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Field of Dreams: The History and Future of Baseball in Vietnam

Whenever I tell someone that I am on my school’s baseball team, the immediate reaction is surprise that the school has a baseball team, followed by inquiry about my reasons for joining.

The truth is, I only signed up because I had a crush on the pitcher. My young, naive self thought joining the squad was the only way to approach him.

Being an unathletic girl not even two baseball bats tall necessitated faking enthusiasm and determination to make the cut. The facade soon gave way to reality, as I fell behind while doing laps and completely missed easy ground balls. So embarrassed at being the slowest and weakest among the new recruits that my charades turned into earnest effort: I spent every lunch break practicing. Soon, I began to find comfort in the roughness of the leather seams at the tips of my fingers and the thud of the ball hitting the mitt. I revel in the excitement every time I step foot on base. This past summer, due to my dedication and improvement, my team voted me captain.

Hoai Anh Le, 2019-2020 Hanoi Ams Phoenix captain. Photo by Khanh Ly.

Traditionally, spring is when the baseball season starts. However, the global pandemic threw a screwball into my plan to lead my team to the high school pennant, along with the plans of every baseball team globally. I decided to aim for the bleachers in another way: to promote baseball as a national sport. The history of previous attempts to establish baseball in Vietnam is an indication of how difficult this may be.

Twenty-three years ago, a Japanese businessman dreamed of starting baseball here, according to a defunct, anonymous baseball blog. A Mr. Fuchikawa supposedly founded the very first team, called Saigon Baseball. Their debut in 1999 even gained professional coaching sponsorship from the Korean Baseball Organization. Unfortunately, Mr. Fuchikawa passed away in 2001, and Saigon Baseball collapsed. From the remnants of the team, small clubs began to form around the city, coming together in 2011 to establish Ho Chi Minh City Baseball Association.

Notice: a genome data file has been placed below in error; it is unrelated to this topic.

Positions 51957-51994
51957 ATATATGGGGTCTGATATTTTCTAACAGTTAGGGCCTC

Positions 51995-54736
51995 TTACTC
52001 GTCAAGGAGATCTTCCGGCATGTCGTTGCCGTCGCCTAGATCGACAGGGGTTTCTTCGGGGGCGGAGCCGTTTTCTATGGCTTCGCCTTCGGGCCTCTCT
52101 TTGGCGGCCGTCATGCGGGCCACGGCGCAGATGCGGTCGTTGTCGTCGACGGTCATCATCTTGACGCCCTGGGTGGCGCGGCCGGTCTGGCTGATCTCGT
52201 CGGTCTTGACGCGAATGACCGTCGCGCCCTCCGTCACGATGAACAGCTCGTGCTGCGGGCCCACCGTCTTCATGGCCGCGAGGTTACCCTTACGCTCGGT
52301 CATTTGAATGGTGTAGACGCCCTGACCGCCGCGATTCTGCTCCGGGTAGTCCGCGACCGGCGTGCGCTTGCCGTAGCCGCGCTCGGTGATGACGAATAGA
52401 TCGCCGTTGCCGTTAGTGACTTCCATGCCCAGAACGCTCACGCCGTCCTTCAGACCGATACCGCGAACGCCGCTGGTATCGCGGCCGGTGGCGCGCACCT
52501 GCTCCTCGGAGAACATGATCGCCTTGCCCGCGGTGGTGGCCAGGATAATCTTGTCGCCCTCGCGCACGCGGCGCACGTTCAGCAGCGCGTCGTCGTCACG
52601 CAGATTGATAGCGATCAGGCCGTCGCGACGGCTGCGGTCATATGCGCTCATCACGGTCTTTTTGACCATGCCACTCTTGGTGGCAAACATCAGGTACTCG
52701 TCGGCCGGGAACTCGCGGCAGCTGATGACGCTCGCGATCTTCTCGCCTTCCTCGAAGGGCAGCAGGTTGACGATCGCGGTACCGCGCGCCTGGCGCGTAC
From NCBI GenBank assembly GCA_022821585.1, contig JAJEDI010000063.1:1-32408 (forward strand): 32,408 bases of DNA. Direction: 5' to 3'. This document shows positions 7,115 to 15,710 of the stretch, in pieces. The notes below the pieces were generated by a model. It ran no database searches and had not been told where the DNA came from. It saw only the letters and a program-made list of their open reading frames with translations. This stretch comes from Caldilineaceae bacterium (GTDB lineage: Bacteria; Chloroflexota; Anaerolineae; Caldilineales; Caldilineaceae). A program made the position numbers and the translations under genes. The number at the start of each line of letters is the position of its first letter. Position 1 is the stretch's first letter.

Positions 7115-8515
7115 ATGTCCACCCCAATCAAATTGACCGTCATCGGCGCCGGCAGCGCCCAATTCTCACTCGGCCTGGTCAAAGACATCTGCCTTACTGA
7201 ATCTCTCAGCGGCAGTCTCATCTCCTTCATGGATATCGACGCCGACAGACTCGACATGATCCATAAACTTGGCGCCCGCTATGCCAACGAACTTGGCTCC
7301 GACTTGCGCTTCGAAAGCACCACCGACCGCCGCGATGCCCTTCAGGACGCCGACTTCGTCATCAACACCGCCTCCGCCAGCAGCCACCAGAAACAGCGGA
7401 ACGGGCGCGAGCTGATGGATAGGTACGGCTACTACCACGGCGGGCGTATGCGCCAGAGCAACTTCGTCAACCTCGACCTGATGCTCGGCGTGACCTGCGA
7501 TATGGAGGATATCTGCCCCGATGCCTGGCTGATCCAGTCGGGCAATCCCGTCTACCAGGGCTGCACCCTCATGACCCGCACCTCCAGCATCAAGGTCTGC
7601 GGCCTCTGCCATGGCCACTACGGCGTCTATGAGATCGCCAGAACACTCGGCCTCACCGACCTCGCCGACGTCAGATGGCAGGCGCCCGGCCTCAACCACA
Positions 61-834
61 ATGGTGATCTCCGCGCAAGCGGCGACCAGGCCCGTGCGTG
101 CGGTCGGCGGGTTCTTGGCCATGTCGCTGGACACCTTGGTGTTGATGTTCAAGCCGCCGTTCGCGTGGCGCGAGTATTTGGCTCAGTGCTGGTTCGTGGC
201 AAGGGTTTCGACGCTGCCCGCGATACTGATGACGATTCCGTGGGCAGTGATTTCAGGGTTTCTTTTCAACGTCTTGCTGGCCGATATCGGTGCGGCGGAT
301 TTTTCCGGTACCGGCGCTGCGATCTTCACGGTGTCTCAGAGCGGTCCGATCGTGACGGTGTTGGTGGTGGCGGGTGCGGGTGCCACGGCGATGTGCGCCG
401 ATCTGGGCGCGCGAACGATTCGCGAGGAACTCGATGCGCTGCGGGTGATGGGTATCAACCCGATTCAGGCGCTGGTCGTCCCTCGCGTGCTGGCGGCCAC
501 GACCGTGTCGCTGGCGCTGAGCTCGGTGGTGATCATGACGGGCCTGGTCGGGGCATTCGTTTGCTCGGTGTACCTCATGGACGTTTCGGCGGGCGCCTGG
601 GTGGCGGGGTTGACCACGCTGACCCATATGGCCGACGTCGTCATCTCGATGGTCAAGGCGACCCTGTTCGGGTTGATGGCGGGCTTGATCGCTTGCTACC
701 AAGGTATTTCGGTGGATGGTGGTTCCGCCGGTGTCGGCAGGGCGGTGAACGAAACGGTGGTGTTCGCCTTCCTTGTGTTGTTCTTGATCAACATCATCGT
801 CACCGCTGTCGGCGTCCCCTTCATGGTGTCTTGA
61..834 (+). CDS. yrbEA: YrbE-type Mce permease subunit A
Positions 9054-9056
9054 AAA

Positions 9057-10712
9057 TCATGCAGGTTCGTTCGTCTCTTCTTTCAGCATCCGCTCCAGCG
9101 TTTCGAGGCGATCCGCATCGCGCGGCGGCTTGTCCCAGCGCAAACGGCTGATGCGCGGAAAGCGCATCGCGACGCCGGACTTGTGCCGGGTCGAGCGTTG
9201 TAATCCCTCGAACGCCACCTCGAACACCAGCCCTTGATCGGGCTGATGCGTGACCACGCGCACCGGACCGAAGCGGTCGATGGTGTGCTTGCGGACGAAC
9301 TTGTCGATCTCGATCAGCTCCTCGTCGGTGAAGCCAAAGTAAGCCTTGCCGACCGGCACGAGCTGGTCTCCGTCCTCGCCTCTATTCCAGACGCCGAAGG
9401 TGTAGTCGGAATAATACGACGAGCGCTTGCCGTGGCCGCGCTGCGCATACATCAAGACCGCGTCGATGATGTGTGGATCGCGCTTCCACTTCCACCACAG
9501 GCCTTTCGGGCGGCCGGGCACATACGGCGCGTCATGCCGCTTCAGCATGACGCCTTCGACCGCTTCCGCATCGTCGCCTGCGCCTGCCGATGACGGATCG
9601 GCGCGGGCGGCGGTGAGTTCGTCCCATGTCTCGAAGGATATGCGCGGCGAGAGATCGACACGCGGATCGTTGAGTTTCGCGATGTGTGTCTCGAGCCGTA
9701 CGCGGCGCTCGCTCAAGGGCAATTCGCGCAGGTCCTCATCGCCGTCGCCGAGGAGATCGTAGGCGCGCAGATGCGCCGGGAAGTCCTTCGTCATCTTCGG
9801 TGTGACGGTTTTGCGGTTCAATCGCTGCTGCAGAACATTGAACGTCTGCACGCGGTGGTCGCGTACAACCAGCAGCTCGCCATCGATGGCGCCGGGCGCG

Around the same time, baseball in Hanoi started to take off. The rise in popularity of baseball manga, such as Dorabase and Touch, triggered a surge of interest in the sport in Hanoi. Fanatics eager to be a part of the baseball community formed teams of their own.

In 2006, the city's first team, calling themselves FisHANU, (Fis, short for the Faculty of International Studies) formed at Hanoi National University (HANU). "In the beginning, there were only eight of us: two college students, four teenagers and two old men,” Chau Quoc Hung, Fis’ first captain, recalled in 2009. They borrowed three mitts from an American professor at the university, bought two more, the type of toy gloves that tear apart after catching five fastballs and practiced on the school's soccer field.

Dinh Duc, 21, a Phoenix alumnus, told me an anecdote passed down to him about the first members: “They used to do ground ball drills sharing a single mitt and a single ball…They didn’t have any bases or bats.” I also heard that some people used bats fashioned from plastic bottles. Other school and collegiate teams encountered similar problems, and most players dropped out. The ones who stayed pitched in to purchase bare essentials: gloves, balls and a bat, improvising the rest. Bricks, chair cushions and bags became bases; a backpack stuffed with clothes the catcher’s armor. There was also a shortage of playing fields - making do with sandlots and cement, resulting in frequently damaged balls. Dinh Duc winced at these early experiences, describing how his knees bruised every time he slid or dove.

A base fashioned out of a seat cushion. Photo by Chau Tran.

The biggest pickle for the development of baseball was the lack of professional coaching. Participants received ad hoc lessons and guidance from foreigners working or studying in Vietnam, but most of the time, players studied and shared whatever knowledge they had amongst themselves. Manh Chien, 28, a player with ten years of experience and the current captain of a semi-professional team named ‘Hanoi’ (not to be confused with the Capitals), recounts countless hours on YouTube watching slow-motion tutorials and US Major League Baseball games in order to improve his pitching. He still relies on YouTube, and sends me the occasional tutorial.